My father just retired last month and he’s finally gotten around to sorting through years of old paper work and tossing out what he no longer needs. Today after he picked up my son from school for me, he brought over a folder which he said I might find interesting. I was intrigued. Opening the folder, I discovered that he had saved every one of my old school reports, primary school straight through to high school. It was fun reading through what all my old teachers had said of me. But there was definitely a pattern in the comments which emerged.
Grade 1 : Loretta enjoys reading and listening to stories.
Grade 2: Loretta has written some delightful stories.
Grade 3: Loretta is a prolific and creative writer and has “published” a large number of stories, plays and poems.
Grade 4: Loretta really enjoys writing. Great stories Loretta!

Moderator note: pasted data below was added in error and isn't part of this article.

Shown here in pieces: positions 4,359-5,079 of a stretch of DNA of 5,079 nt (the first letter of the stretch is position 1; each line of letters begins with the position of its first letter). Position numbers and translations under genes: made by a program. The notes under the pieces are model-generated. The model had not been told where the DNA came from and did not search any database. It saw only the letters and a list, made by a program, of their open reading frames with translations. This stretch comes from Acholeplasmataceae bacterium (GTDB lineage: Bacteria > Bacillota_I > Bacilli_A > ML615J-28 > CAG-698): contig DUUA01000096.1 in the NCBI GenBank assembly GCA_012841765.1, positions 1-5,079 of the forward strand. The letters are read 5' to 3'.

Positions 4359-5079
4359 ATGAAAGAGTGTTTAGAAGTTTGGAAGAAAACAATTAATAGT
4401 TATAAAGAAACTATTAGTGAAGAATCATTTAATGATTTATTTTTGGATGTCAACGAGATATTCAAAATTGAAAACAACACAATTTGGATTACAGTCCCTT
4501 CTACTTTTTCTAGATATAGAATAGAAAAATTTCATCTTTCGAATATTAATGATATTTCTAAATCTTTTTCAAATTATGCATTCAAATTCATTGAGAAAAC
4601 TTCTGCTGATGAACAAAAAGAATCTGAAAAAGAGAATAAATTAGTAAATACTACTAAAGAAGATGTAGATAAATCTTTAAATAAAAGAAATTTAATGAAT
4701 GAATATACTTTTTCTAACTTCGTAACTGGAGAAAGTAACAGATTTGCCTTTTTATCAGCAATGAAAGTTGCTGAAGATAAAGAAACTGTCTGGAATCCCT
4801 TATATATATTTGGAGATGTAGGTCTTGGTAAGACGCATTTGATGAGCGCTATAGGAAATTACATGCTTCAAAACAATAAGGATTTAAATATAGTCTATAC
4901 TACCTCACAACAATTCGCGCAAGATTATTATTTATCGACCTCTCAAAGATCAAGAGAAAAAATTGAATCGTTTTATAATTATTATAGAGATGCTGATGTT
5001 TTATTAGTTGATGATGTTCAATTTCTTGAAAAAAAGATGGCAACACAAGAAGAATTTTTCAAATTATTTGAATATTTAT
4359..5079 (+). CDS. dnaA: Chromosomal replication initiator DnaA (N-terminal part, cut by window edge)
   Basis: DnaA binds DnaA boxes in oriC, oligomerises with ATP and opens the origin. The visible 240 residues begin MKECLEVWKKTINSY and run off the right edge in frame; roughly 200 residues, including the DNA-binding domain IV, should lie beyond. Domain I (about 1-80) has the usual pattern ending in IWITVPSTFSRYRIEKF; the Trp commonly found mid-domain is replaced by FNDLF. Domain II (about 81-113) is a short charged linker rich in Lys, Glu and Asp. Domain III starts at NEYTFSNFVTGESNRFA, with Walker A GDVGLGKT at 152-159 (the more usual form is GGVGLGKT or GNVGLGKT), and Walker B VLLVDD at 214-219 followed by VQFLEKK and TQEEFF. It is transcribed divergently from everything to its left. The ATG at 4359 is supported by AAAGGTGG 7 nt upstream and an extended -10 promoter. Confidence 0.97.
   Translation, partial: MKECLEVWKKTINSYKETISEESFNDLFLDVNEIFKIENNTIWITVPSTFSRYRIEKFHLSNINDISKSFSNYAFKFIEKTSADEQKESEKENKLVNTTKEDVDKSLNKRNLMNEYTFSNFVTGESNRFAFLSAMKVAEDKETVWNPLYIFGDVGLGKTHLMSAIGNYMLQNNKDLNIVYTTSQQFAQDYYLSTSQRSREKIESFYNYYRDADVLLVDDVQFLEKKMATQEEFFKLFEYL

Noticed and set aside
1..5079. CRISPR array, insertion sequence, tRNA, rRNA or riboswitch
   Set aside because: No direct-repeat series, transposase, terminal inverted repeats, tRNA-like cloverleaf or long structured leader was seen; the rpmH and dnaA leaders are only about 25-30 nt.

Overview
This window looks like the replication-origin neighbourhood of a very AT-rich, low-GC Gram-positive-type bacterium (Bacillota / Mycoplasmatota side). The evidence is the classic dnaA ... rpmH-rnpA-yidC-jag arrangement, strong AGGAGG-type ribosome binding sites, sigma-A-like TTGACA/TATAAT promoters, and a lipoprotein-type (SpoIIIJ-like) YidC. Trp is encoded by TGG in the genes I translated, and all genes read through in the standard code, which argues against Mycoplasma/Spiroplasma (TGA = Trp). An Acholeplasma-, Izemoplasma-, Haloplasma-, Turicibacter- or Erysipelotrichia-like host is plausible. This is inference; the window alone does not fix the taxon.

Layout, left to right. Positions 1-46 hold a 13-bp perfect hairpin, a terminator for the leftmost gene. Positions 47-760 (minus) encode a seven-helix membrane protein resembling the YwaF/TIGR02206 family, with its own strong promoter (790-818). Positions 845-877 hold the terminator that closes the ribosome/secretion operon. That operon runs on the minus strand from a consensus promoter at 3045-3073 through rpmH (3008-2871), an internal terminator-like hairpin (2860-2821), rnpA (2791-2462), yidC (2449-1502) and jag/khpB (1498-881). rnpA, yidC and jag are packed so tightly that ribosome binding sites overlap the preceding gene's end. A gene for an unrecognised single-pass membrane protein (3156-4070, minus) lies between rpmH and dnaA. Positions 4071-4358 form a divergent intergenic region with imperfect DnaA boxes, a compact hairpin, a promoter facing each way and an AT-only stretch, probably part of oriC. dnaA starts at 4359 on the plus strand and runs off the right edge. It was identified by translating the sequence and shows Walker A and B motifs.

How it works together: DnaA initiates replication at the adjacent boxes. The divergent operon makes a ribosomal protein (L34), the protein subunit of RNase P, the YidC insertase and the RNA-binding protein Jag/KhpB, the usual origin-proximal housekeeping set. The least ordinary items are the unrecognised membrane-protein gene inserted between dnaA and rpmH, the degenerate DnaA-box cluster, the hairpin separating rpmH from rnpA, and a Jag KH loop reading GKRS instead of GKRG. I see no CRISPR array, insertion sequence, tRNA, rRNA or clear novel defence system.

Grade 5: Loretta has produced some excellent and amusing stories.
Grade 6: There is a delightful element of humour and originality in Loretta’s creative writing.
And is goes on….
I always knew I loved to write, even as a kid. I didn’t realize anyone else knew about it or noticed enough to catalogue it. It made me laugh and also got me thinking about the constancy of my own character.
I think when creating characters for fiction we also need to keep a constancy there. Have you ever gotten angry or frustrated with a book because the hero does something completely out of character or he makes a decision that doesn’t make sense for the kind of person he is. It is always important to note that in a good story, the plot adapts to the behaviour of the character not the other way round. And even if the character themselves is completely unaware of what kind of person they are, the reader must know. Good characterisation makes every scene and plot point that much stronger.
Well, best get back to my characters now… Wish me luck…